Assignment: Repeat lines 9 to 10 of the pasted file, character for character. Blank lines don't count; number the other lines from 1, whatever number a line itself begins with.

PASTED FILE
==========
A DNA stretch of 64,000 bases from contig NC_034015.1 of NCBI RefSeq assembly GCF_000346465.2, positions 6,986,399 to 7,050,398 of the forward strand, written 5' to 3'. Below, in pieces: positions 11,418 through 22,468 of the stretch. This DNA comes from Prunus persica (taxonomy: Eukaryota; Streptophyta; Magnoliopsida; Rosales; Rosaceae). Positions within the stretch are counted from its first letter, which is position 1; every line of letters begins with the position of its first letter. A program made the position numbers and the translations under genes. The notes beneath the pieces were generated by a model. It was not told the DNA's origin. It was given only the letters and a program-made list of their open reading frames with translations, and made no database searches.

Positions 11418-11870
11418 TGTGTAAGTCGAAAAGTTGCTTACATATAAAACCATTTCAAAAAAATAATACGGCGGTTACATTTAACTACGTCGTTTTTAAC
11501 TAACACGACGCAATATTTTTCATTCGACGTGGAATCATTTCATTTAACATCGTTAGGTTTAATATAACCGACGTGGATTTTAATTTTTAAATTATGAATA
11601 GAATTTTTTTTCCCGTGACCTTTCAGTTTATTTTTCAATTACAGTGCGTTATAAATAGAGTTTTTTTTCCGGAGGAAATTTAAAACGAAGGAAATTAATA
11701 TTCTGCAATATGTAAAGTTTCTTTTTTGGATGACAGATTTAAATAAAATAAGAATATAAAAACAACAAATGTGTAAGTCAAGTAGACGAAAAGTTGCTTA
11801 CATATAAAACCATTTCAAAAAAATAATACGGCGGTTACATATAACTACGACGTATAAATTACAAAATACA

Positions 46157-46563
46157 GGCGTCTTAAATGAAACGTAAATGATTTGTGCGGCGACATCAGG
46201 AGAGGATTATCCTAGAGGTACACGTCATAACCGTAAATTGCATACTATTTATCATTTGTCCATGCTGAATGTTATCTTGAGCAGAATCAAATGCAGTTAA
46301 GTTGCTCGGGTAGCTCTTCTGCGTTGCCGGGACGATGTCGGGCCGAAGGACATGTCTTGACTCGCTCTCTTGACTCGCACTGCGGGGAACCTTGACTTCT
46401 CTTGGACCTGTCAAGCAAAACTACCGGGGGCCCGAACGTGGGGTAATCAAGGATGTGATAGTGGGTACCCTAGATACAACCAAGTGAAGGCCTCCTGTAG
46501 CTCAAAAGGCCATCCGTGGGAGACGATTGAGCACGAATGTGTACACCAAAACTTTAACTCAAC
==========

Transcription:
46157 GGCGTCTTAAATGAAACGTAAATGATTTGTGCGGCGACATCAGG
46201 AGAGGATTATCCTAGAGGTACACGTCATAACCGTAAATTGCATACTATTTATCATTTGTCCATGCTGAATGTTATCTTGAGCAGAATCAAATGCAGTTAA